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Storytelling and performance in medieval iberian frametale and Maqāma

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Chapter Summary

This chapter discusses the encoding of storytelling performances in Kalīla wa-Dimna, a framed collection of fables that by the twelfth century had become a widely read classic of Arabic literature. The popularity of Kalīla and its influence on later Arabic, Latin, and Castilian literature makes it quite likely that it would have served as a model for the textual encoding of performance for later works of fiction in Arabic. Two centuries after the appearance of Kalīla, and perhaps in reaction to the tradition of fictional storytelling encoded within it, the Arabic maqāma genre of prose fiction introduces a different model of performance in literary narrative, one based on the oral transmission of hadīt, the sayings of Muhammad. Performance is a highly reflexive genre of discourse that as opposed to non-performative conversation and interaction calls attention to its existence and purpose as a genre.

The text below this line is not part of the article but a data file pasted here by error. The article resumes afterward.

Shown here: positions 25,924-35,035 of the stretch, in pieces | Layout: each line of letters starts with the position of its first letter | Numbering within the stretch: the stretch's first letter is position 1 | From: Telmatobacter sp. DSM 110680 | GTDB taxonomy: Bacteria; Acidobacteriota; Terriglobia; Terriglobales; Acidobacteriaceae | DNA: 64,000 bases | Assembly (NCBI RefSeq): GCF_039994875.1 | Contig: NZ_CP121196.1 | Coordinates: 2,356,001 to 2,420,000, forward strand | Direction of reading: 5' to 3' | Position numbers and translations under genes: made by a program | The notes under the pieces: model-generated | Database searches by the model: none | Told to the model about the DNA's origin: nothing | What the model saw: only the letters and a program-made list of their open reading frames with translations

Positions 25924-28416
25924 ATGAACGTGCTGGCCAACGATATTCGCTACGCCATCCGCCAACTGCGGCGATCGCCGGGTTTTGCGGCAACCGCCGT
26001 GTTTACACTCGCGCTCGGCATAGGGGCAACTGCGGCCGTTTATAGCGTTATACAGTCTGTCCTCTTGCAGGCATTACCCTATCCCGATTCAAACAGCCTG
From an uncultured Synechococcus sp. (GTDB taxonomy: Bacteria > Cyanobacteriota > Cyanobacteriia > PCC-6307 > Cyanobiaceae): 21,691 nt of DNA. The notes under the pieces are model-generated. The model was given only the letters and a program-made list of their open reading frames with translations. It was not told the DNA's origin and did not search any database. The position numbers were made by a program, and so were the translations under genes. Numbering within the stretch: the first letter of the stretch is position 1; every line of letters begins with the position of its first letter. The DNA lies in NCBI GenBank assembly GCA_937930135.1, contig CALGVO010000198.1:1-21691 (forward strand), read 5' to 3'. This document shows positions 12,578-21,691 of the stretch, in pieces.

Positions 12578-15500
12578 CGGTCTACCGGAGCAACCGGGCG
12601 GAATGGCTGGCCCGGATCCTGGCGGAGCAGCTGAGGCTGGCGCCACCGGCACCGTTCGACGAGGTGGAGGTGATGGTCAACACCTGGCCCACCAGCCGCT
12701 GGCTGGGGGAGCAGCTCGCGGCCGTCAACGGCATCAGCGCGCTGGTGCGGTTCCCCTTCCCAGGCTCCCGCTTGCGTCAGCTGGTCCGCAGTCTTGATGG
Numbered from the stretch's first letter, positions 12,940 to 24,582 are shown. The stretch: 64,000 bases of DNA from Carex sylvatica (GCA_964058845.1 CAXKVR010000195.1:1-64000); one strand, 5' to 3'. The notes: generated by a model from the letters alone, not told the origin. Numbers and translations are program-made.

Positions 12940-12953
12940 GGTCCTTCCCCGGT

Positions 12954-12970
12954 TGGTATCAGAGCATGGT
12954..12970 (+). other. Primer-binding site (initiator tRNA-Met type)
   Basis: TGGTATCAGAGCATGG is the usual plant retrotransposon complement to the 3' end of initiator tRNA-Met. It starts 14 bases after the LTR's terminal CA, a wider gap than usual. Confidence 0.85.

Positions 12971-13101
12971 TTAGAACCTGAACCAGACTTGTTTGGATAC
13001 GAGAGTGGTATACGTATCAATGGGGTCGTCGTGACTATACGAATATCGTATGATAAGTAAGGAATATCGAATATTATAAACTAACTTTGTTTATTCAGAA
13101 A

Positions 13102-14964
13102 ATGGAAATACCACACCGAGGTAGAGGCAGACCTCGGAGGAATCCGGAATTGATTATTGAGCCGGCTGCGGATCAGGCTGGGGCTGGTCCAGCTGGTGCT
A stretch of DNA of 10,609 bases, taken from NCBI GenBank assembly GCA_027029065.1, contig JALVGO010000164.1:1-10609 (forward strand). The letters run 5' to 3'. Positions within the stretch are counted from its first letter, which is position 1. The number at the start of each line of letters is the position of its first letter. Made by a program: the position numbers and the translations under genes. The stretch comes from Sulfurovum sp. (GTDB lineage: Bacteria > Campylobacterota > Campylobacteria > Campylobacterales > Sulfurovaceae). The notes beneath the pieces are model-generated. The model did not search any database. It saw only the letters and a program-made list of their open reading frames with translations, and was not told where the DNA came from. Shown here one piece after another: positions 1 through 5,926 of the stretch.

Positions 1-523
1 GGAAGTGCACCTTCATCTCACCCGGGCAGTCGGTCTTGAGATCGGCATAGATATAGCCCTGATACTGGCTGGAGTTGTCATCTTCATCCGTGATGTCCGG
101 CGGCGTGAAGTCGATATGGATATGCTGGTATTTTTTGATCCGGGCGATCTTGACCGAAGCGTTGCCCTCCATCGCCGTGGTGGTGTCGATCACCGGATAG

Keywords: Arabic literature; hadīt; Kalīla wa-Dimna; Kalīla; maqāma; medieval Iberian frametale; Muhammad



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